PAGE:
Why it is important to establish paternity?
Paternity establishes a legal father who is responsible for support of the children whether or not he is married to the mother of the children. The support can include basic support, medical support and child care. Children with legal fathers may have rights to benefits through their fathers, including Social Security benefits, veteran's benefits, tribal registration benefits, health care coverage, workers' compensation benefits, and inheritance rights. Children also benefit by knowing their biological, cultural, and medical histories.
How is paternity established?
Paternity may be established in two ways:
- Recognition of Parentage (ROP) Unmarried parents of a child may sign a ROP at the hospital upon the birth of a child, or at a County child support office. The ROP determines that the man who signed is the legal and biological father of the child. If the mother was married to another man at the time the child was conceived, for the ROP to determine the legal and biological father of the child, the husband must also sign a form within one year of the child’s birth.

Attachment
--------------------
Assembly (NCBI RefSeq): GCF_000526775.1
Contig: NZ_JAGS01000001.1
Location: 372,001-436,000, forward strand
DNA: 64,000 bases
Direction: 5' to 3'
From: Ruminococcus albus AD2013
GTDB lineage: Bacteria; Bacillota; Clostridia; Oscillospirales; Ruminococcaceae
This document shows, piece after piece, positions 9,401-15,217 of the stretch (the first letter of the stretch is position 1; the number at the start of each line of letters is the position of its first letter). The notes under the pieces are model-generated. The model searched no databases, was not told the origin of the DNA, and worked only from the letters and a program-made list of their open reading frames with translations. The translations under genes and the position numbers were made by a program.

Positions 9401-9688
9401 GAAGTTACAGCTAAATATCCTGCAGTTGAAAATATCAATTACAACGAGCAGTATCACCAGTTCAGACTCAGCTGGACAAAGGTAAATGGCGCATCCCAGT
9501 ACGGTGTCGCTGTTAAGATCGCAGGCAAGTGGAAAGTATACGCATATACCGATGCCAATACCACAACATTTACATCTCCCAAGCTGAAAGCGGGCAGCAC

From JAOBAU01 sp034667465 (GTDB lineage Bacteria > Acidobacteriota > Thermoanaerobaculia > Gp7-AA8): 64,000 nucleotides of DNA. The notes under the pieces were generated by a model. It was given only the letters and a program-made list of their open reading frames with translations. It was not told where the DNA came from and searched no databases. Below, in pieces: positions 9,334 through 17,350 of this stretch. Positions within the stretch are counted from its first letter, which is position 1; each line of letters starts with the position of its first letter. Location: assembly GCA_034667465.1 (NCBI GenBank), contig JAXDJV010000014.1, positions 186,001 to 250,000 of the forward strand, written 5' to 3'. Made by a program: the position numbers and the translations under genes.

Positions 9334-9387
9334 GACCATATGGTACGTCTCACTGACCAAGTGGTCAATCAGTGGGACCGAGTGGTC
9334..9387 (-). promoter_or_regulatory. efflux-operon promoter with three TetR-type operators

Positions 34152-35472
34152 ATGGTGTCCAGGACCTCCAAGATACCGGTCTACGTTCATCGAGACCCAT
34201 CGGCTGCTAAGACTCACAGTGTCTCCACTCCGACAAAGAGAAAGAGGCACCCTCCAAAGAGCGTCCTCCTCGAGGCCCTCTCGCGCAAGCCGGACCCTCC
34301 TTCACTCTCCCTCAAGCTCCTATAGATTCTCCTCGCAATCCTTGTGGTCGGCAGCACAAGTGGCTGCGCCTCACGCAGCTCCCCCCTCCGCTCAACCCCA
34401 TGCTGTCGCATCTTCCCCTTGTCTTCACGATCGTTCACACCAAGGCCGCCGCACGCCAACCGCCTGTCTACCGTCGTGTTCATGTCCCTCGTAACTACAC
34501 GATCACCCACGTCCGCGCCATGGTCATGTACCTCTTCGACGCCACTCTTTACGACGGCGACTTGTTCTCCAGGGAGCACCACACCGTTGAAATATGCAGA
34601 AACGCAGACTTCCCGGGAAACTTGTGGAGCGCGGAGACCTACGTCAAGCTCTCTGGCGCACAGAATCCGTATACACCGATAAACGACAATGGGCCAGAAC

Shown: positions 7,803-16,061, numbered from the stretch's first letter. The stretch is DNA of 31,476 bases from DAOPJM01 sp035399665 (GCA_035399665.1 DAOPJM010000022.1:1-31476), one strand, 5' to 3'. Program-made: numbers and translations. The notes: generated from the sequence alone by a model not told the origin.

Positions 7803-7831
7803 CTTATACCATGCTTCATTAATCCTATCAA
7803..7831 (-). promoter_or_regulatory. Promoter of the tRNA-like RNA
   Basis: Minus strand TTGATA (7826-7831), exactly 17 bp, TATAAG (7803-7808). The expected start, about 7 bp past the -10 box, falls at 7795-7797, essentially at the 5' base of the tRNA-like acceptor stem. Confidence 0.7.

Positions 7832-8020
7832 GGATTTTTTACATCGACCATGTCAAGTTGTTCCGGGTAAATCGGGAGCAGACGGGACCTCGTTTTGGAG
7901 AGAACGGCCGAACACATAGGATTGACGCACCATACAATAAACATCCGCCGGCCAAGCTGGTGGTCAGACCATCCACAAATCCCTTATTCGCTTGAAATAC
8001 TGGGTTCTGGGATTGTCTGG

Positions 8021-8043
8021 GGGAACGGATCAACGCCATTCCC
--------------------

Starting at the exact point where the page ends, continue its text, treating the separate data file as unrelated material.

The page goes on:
- Court Adjudication The County or one of the parents may file an action in court to adjudicate paternity. In Ramsey County, if one of the parents receives child support services, the paternity action is filed in the Expedited Child Support Process, and the hearing is conducted by a Child Support Magistrate. If the parents do not agree on some or all of the issues involved in the paternity action, then all or some of the issues may be referred to District Court to be heard before a Judge or Referee. Also, if the alleged father does not agree that he is the biological father of the child, he may request a jury trial. Prior to any adjudication of paternity, Ramsey County requests that the alleged father, the mother, and the child be required to participate in genetic testing.
For more information about establishing parentage, see the Department of Human Services website.
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